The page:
Cohen Inspires



Google Ideas director Jared Cohen emphasized technology’s present and future role as a tool that “should go hand-in-hand” with foreign policy Thursday, Nov. 8, in the Elmen Center at the annual Boe Forum on Public Affairs.

“In our future, whether you’re a state, a citizen, a company, we’re going to increasingly split our time between the physical and virtual worlds, and how we find that balance is going to determine our standing and power in the future,” said Cohen, former advisor to Secretary of States Condoleezza Rice and Hillary Clinton.

The Internet, he said, was developed by and for the western world, and two billion  are online now. And more people are logging on.

“In the next 10 years… five billion people are connecting to the Internet in parts of the world ridden with the greatest number of the challenges,” Cohen said.

Whereas Unites States citizens might use Bluetooth to talk and drive, Iranians employ it as a way to snag a date or plan underground parties, according to Cohen.

“The average American probably uses only five percent of the features on his or her smart phone,” Cohen said. “The Iranians read the instruction manuals many times over; they’re constantly looking for ways to actually leverage their smart phones as a way to get around restrictions on civil liberties.”

In fact, Cohen reasons that the Arab Spring began in 2009 when the Iranian government cut citizen access to the Internet and mobile networks, part of a series of events referred to as the Green Revolution. Cohen said he almost got fired from the State Department when he asked Twitter to postpone its regularly scheduled maintenance so Iranians could continue tweeting during the revolution.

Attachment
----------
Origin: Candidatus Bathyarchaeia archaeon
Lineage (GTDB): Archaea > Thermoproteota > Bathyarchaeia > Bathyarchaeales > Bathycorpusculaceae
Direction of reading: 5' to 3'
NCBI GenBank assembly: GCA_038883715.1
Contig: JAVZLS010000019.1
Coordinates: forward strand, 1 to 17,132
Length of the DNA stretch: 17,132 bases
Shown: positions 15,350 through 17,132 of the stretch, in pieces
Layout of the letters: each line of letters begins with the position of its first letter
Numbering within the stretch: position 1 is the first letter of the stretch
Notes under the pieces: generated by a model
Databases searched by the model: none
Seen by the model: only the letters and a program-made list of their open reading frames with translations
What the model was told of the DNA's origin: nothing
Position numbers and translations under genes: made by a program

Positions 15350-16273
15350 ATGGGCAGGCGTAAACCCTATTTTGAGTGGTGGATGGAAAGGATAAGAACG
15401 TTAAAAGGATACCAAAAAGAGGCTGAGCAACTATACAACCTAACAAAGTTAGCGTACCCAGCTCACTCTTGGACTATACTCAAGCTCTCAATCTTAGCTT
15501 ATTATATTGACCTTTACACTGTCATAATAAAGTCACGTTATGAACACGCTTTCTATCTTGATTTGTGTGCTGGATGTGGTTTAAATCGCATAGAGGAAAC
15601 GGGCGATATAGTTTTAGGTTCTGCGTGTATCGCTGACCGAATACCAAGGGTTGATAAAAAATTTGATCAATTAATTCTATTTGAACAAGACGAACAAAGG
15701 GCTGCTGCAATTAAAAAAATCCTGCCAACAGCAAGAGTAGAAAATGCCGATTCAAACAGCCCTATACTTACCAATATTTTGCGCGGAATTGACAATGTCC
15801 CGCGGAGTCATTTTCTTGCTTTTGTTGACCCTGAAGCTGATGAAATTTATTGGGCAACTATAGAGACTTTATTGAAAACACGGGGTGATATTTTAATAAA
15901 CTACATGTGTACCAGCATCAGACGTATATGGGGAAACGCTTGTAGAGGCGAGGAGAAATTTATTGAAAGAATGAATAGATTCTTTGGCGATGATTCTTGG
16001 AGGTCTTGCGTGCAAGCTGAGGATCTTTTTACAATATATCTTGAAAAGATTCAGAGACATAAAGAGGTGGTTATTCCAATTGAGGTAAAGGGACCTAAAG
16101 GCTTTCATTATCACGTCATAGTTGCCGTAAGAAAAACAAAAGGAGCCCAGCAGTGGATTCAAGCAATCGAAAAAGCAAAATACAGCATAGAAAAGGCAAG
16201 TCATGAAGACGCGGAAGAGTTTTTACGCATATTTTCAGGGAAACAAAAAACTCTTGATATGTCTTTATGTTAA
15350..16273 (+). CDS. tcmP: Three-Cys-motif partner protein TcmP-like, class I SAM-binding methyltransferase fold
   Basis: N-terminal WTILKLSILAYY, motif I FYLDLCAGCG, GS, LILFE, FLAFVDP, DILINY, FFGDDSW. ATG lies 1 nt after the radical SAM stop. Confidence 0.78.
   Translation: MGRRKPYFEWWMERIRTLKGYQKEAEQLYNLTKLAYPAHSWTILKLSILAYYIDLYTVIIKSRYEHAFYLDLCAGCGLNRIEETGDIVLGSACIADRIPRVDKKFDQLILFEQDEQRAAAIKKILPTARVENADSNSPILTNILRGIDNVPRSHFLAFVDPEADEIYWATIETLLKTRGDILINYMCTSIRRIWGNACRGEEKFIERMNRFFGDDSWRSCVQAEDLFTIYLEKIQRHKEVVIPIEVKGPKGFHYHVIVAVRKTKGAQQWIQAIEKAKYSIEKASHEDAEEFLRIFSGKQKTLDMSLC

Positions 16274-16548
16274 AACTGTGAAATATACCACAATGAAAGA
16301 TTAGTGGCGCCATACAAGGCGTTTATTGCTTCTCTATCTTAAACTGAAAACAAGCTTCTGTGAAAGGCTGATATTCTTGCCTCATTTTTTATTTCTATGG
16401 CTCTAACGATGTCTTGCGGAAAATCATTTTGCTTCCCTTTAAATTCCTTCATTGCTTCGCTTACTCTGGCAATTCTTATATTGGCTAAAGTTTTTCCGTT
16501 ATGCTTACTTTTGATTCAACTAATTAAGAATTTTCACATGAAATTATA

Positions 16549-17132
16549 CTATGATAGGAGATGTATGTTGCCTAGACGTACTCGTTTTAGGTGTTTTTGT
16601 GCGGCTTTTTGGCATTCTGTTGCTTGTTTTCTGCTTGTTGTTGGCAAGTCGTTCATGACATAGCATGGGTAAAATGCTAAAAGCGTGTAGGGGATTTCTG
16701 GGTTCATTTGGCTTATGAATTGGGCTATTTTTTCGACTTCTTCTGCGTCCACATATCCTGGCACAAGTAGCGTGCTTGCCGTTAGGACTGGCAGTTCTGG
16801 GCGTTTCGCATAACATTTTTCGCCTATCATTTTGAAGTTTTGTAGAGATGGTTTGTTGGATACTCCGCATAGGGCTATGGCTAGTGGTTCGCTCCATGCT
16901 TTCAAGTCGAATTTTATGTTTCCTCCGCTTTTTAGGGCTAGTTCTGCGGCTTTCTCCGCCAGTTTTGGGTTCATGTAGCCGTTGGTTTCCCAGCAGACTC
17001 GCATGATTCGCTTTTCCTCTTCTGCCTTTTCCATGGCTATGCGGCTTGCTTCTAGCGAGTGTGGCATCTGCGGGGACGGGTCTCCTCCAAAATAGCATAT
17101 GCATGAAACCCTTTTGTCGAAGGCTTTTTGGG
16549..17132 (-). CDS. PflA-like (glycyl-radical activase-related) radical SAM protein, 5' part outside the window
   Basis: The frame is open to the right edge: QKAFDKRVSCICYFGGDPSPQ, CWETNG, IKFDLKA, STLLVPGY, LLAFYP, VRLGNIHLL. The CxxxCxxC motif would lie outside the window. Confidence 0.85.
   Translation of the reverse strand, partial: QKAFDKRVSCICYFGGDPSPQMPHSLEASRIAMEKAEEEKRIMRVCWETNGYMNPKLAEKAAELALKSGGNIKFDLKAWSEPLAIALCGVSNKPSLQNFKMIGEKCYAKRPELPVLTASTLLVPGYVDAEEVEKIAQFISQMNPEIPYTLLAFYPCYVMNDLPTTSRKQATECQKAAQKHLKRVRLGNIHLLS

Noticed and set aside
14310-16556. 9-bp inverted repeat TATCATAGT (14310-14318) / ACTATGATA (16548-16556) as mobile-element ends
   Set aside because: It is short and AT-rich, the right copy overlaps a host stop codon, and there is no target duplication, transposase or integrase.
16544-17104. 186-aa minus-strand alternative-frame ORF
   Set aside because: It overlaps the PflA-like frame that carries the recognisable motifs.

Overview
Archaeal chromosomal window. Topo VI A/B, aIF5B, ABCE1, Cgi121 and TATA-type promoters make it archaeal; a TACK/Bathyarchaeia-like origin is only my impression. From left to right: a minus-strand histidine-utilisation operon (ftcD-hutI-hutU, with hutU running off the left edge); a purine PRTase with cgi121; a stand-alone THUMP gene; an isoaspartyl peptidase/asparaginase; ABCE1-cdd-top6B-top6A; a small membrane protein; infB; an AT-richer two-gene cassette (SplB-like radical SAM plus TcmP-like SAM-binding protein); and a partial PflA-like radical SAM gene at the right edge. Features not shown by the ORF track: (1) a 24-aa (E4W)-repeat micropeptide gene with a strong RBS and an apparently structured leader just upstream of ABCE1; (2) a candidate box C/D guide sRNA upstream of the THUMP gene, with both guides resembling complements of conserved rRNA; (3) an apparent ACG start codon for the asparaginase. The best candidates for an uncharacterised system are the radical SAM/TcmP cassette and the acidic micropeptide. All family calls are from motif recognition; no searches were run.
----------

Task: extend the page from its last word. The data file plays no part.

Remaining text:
U.S. foreign policy toward Iran changed, Cohen said, once a bystander with video technology captured the murder of a young girl in Tehran and sent the video to others until it left the country and was posted on YouTube within two hours.

“That moment marked the incidence in which the U.S. government went from no meddling to harsh criticism of what the regime was doing,” Cohen said.

Technology is both a tool and a realm, according to Joe Dondelinger, professor of government and international affairs, who said that humans have used land, sea, air and space to their advantage or to fight, and thinks that cyberspace is next in line.

“You can use it for getting closer to people or you can use it to fight,” Dondelinger said. “(Cohen) is thinking fairly realistically about the various possibilities of how this could be used or abused.”

In the last four years, Cohen said, revolutions, terrorism and bio-extremism and turbulent relations between states, which also include combat and war, have been the top foreign policy challenges. He pointed out that although technology can accelerate revolutions, like in Iran, they would likely be harder to finish due to “retarded leadership development,” mentioning that the fill-ins for autocratic leaders like Hosni Mubarak in Egypt are often celebrity types that aren’t up for sitting down to write a constitution.